Tributes paid as golfing great Christy O'Connor Senior passes away aged 91
Christy O'Connor Senior's former Ryder Cup partner has paid tribute to the legendary golfer as "one of the all time greats of the game" after his death at the age of 91. Former BBC commentator Peter Alliss said he should be remembered as "one of Ireland's greatest ever sportsmen".
O'Connor died peacefully in Dublin's Mater Hospital yesterday morning.
Uncle to Christy O'Connor Jnr, who passed away in January, O'Connor Snr won more than 20 tournaments on the Irish and British circuit during a remarkable career, finishing in the top 10 of the British Open 10 times.
He commanded huge respect both at home and abroad for his feats on the tournament circuit during the 1950s, 1960s, and into the 1970s. His record of competing in 10 Ryder Cups was only surpassed by Nick Faldo in 1997.
O'Connor won the British Masters in 1956 and 1959 and played in every Ryder Cup between 1955 and 1973. In later life, he bagged six PGA Senior Championships between 1976 and 1983.
Speaking to the Sunday Independent last night, Peter Alliss, who had been a friend for over four decades, said the Galway native will be remembered as one of Ireland's "finest golfers".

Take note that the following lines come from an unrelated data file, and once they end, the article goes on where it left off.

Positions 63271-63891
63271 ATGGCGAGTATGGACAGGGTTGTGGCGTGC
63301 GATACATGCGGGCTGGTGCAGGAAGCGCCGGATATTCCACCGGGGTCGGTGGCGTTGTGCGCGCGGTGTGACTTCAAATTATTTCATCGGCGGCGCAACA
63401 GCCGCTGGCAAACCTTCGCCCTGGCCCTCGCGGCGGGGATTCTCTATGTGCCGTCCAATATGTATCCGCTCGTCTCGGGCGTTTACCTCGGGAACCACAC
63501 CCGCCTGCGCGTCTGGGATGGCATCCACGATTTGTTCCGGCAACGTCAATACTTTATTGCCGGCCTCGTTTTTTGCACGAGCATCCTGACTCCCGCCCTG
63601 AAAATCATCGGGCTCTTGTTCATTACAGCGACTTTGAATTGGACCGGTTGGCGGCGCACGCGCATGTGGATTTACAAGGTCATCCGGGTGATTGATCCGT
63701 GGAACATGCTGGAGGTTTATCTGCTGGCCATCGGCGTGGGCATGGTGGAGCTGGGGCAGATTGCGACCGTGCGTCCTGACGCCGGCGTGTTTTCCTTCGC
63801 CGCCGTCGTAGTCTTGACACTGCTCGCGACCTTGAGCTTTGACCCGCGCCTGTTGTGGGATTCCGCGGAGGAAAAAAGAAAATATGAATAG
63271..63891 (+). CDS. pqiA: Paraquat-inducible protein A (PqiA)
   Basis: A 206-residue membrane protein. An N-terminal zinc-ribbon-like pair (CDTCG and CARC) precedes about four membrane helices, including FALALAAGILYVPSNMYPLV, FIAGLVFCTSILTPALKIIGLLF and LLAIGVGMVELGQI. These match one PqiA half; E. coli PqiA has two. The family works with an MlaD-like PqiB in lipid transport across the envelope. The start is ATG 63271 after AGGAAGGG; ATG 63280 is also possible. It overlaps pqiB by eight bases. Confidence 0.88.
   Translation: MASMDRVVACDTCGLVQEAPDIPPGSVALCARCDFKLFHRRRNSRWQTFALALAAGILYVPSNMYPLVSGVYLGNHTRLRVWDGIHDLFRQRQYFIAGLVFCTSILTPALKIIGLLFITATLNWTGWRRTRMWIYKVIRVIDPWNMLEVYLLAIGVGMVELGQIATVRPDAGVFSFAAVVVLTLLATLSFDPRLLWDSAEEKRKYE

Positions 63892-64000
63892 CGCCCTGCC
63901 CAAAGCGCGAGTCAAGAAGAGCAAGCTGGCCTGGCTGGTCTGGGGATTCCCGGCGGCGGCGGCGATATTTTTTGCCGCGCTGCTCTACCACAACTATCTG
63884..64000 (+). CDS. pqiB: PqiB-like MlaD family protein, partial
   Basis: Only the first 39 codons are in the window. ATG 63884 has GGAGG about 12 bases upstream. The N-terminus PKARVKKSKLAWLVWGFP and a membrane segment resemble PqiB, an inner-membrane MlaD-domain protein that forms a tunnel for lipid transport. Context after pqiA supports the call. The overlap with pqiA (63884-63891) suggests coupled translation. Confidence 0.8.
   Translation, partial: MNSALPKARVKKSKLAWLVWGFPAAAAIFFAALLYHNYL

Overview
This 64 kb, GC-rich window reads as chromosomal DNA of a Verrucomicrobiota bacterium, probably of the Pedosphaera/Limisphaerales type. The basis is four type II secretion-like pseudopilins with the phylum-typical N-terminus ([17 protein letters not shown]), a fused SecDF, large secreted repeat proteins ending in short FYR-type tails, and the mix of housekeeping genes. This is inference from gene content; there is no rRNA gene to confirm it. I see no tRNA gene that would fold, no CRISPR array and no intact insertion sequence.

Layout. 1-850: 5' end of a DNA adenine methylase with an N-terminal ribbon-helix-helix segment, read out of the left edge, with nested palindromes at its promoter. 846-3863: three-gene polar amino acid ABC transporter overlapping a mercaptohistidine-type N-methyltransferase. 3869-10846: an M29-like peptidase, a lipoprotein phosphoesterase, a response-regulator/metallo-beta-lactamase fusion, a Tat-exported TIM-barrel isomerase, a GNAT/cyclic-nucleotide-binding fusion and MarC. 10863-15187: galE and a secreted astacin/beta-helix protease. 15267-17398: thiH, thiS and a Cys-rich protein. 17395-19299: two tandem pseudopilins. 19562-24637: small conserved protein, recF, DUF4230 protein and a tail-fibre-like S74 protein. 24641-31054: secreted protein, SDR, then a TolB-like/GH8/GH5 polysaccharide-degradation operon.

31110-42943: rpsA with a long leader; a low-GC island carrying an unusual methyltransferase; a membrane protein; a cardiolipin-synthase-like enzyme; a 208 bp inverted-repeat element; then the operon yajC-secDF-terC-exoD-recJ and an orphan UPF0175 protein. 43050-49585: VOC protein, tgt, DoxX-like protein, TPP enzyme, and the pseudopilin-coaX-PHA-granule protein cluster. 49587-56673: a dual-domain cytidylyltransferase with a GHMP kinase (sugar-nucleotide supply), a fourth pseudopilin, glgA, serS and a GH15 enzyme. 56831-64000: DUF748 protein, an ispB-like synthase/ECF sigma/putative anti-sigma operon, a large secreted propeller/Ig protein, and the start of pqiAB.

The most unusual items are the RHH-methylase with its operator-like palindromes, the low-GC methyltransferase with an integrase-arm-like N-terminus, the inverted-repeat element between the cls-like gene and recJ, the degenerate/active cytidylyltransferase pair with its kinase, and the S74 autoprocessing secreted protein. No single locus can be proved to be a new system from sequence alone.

Alliss, who also had a star-studded golfing career, recalled the many "glorious times" he spent with O'Connor on and off the course. "I was his Ryder Cup partner for many years; we used to joke that nobody else would play with us," said Alliss.
"He was a wonderful partner and a beautiful golfer. We weren't renowned for being brilliant, consistent putters, but when we were on our day we could put in a few. We both hit the ball well - Christy was just a joy to play with. He really was a genius of the sport and was also a lovely man. He could be a bit naughty at times and he did like to take a jar, or two, or eight. But he was always a great chum.
"About two weeks ago he had a stroke and he was taken into hospital. He was doing reasonably well but then a couple of days ago he had a heart attack." O'Connor created a huge sensation in 1955 when he won the Swallow-Penfold tournament at Southport and Ainsdale, and became the first golfer to win a first prize cheque of stg£1,000. In 1970, he again broke the mould, taking home the first five-figure cheque on this side of the Atlantic - stg£25,000 - for topping the leaderboard in the John Player Classic.
President Michael D Higgins said O'Connor opened the world of golf to countless people in Ireland and abroad.
"He will be sorely missed by his sporting colleagues, and in particular by his very wide range of family and friends."